As “Save Our Schools” Convenor Trevor Cobbold points out, this proposal is based on the Swedish system where a variety of different developments led to varying degrees of privatisation of schools. Analysis of those reforms found the first-order short-term effect is too small to yield lasting positive effects.” That claim is fallacious as shown by several analyses including that by Anders Böhlmark & Mikael Lindahl (‘Does School Privatization Improve Educational Achievement? Evidence from Sweden’s Voucher Reform’, IZA Discussion Paper 3691, 2008).
Minister Gove has also praised the school system in Alberta though misunderstanding the nature of the changes there and pledged to adopt the tests used by Shanghai-China, assuming that it is that which has led to the significantly high performance its students in PISA 2009, so ignoring a number of important features and emerging trends.
Independent schools and parental involvement
Some of the argument for independent schools is that parents can have greater involvement than they would in a government school. The question is to what extent and in respect of what aspects of the school’s operation parents ought to be involved in. This is true whether or not parents are encouraged to make choices about the school which their child attends.
Former assistant head teacher of a London secondary school, Oli de Boton, said it well in ‘Keeping parent power fair’ (The Guardian 24 February 2010). “It is well established that parental involvement in a child’s education is crucial in determining academic and wider success. Schools that listen to and engage parents through regular contact, anonymous surveys and effective consultation reap the benefits in terms of their performance. And as politicians here and around the world have highlighted, there is always scope for staff to be more responsive. The 2004 World Development Report concludes that better information sharing and more decentralisation are ways to achieve this. In education, as in almost all walks of life, the era of “the professional knows best” has certainly come to an end.”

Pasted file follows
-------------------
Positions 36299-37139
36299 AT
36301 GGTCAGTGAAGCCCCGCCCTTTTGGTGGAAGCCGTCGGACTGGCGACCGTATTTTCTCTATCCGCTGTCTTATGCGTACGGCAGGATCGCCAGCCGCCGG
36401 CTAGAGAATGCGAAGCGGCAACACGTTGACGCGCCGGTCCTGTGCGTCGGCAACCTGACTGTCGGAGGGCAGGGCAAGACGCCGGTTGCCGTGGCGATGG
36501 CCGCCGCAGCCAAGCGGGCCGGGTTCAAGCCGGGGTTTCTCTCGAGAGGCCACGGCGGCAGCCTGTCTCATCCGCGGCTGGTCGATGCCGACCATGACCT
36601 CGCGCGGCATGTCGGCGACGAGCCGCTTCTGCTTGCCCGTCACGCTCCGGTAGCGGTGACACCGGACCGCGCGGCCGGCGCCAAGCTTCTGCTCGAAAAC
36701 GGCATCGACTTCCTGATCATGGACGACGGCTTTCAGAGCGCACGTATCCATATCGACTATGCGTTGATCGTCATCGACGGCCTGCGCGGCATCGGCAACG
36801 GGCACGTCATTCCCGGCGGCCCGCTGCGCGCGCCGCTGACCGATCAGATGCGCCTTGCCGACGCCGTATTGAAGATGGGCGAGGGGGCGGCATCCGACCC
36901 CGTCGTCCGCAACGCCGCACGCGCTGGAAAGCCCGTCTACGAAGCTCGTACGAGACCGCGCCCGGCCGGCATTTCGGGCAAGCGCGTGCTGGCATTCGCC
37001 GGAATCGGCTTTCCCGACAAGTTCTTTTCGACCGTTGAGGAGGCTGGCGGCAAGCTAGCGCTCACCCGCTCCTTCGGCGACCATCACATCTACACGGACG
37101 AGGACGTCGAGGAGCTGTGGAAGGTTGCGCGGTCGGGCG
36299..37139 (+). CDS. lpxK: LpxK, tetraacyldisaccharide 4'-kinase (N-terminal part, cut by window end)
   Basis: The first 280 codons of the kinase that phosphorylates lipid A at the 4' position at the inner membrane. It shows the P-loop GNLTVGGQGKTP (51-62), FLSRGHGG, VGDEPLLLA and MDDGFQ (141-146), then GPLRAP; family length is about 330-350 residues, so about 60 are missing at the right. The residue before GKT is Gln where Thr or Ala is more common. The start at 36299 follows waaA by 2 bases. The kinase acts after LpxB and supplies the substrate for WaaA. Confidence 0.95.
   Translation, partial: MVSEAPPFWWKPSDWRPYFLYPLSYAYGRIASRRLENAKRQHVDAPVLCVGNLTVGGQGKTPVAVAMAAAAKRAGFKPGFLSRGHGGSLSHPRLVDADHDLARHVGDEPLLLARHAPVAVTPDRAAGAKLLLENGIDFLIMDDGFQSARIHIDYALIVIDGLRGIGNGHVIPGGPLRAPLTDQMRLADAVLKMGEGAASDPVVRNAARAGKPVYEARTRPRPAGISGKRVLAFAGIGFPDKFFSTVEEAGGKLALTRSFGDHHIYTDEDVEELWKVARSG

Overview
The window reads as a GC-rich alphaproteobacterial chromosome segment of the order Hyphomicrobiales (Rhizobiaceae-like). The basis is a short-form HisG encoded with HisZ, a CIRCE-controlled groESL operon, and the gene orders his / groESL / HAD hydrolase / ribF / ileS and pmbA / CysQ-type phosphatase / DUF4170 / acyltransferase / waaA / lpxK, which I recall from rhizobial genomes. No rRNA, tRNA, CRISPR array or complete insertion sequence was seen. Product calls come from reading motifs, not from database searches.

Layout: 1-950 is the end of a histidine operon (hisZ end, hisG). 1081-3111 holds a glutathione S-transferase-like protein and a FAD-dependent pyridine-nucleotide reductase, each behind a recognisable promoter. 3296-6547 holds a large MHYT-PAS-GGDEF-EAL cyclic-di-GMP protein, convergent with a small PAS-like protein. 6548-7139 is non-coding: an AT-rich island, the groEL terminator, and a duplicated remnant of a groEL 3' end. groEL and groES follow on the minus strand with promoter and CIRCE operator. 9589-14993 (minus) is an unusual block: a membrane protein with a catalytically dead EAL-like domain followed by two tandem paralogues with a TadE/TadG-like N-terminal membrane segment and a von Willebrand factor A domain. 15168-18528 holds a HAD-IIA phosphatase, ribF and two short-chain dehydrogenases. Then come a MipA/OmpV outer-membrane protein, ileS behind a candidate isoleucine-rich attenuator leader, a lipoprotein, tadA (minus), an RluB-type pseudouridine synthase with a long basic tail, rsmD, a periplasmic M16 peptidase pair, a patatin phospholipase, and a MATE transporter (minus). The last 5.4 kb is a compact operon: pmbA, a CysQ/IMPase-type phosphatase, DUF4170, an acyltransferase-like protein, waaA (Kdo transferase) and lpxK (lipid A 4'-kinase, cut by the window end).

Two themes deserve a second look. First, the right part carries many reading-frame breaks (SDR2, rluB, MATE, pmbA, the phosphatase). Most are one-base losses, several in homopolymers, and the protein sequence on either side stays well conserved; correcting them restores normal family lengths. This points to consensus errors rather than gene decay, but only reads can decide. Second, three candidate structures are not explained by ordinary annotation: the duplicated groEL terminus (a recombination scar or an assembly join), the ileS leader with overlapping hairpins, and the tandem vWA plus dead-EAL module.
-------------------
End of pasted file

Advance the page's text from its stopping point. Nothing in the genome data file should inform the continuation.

Allowing significant parental involvement gives the opportunity for privileging some interests over others. Those eager to get a place at the School Board or Council table may not be knowledgeable about education or schools or about effective governance, not least the importance of determining the role of the board or council vis-a-vis the school principal and teachers. But the move to privatisation of schools makes assumptions about the capacity of parents to make judgements and to participate and most of all, assumes that choice itself will act as a stimulus to schools to improve their performance. What ‘marketisation’ has done is further entrench difference and leave public schools to cope with those children whose parents cannot afford the fees of private schools. One of the outcomes can be setting standards for public schools at a lower level than is done for the independent schools.
What is clear is that a large independent school sector increases inequalities through the ability of parents from high socioeconomic backgrounds with higher educational qualifications and advantaged economic circumstances make more choices than parents from low socioeconomic situations. Well resourced independent schools attract teachers who are more highly qualified and are retained longer on the staff. Their facilities are significantly better than those funded solely by government. In the U.S. especially, parents making choices about which school their children might attend are unlikely to choose schools with significant numbers of students from ‘minority’ backgrounds.
The substantial support of private schools has exacerbated the distinctions in society, as was seen in New Zealand. When ‘marketisation’ was introduced the outcome was a reinforcement of previously existing social, economic and ethnic distinctions, as shown by Hugh Lauder & David Hughes et al (Trading in Futures Why Markets in education don’t Work, Open University Press, Buckingham, 1999). A similar situation occurs in the US where executives ‘headhunted’ by leading businesses promoting economic growth in certain States and Districts seek out schools which they believe will deliver superior outcomes for their children and favour schools that do not include children from minority groups since they consider such schools will deliver poor outcomes. The result is increased segregation and poorer performance by children from minority groups.